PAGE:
Airline giant Emirates Group plans to slash about 30,000 jobs to reduce costs after halting most of its passenger flights due to the coronavirus.
It is the latest hit to the aviation industry and comes amid continuing concern for the future of airlines in Australia including for Virgin which went into administration on April 21.
Emirates will reduce its workforce by about 30 per cent as travel restrictions continue, Bloomberg News reported on Monday morning.
One of the world’s biggest long-haul airlines, Emirates currently employs more than 105,000 people.
Suspecting it would take at least 18 months for air travel to recover, the company is also considering speeding up the planned retirement of its A380 fleet.
An Emirates spokeswoman said that no public announcement has been made yet by the company regarding “redundancies at the airline” but that the company is conducting a review of “costs and resourcing against business projections”.
“Any such decision will be communicated in an appropriate fashion. Like any responsible business would do, our executive team has directed all departments to conduct a thorough review of costs and resourcing against business projections,” the spokeswoman said.
Emirates said earlier this month that it will raise debt to help itself through the coronavirus pandemic, and may have to take tougher measures as it faces the most difficult months in its history.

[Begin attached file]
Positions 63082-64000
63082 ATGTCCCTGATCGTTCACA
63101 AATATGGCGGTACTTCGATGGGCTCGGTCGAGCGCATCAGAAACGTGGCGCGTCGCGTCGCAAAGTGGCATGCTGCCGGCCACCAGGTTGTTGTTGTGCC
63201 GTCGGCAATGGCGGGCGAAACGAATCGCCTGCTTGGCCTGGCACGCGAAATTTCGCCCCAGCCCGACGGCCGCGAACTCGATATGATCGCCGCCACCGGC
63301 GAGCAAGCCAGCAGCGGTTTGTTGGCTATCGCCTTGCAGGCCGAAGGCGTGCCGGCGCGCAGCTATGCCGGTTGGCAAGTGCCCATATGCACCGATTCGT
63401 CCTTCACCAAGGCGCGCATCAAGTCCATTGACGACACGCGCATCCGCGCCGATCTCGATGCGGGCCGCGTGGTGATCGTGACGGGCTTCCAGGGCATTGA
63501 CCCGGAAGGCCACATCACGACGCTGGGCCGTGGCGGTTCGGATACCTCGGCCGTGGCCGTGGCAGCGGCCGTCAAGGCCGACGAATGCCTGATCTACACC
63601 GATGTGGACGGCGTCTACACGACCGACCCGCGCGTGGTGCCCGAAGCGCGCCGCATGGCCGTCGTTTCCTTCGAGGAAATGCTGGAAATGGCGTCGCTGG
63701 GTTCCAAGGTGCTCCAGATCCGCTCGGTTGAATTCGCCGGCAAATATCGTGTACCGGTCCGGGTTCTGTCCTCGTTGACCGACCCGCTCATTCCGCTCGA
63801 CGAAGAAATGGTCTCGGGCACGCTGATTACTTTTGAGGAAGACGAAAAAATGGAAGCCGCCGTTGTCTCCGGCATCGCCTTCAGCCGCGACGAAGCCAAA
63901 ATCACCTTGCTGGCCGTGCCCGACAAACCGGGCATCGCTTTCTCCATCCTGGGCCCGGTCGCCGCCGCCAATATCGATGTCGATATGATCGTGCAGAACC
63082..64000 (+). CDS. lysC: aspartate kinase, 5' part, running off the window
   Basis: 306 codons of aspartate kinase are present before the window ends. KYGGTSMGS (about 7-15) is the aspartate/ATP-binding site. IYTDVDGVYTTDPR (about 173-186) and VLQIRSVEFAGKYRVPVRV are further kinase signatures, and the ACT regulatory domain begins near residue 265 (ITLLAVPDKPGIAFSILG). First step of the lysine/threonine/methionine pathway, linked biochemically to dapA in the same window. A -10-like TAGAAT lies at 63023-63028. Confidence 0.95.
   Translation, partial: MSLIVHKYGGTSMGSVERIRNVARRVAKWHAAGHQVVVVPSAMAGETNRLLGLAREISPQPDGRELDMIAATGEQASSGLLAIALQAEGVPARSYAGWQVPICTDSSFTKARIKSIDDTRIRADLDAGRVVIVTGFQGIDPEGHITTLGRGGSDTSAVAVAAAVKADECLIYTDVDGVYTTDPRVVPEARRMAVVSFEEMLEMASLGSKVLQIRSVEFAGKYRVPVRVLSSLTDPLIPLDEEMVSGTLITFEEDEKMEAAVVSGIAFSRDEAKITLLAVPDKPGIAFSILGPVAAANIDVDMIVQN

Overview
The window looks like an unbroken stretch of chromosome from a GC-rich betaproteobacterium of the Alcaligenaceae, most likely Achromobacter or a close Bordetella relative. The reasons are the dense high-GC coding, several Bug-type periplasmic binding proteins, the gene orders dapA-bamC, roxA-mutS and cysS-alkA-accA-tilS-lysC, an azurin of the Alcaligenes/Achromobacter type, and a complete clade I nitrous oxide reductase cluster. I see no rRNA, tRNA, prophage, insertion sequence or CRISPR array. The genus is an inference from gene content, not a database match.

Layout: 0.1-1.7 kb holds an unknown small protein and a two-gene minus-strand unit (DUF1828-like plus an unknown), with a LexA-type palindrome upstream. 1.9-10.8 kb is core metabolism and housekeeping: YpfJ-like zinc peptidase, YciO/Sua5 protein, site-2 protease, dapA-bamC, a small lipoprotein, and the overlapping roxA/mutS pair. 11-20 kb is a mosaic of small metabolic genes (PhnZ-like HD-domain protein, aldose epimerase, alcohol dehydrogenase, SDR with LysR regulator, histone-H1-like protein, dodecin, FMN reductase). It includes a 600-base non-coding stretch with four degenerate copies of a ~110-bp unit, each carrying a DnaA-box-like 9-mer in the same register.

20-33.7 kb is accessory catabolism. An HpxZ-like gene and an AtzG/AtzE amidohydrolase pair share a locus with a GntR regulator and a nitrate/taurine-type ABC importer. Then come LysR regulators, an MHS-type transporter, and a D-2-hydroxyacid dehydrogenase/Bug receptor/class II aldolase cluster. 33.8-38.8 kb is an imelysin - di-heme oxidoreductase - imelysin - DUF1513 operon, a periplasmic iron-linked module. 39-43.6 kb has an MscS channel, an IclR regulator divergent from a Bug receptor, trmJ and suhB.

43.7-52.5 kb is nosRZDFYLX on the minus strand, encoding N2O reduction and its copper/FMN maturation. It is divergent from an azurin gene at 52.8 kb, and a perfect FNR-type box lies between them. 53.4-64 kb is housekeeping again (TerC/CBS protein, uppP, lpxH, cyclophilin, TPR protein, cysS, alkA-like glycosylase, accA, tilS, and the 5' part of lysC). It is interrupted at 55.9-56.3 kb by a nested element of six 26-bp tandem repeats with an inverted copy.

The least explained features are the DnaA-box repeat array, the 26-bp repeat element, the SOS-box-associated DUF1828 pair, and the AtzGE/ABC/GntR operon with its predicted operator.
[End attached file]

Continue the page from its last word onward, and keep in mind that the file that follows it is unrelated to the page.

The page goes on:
The state-owned airline, which suspended regular passenger flights in March due to the virus outbreak that has shattered global travel demand, had said that a recovery in travel was at least 18 months away.
It reported a 21 per cent rise in profit for its financial year ending March 31 but said the pandemic had hit its fourth-quarter performance.
In March, Virgin Australia stood down 8000 of its 10,000 staff to try to stay afloat but went into freefall on the back of strict coronavirus travel bans.
Earlier that month, Virgin’s larger rival Qantas stood down 20,000 – or two-thirds – of its workforce and slashed international travel to help it absorb the virus blow.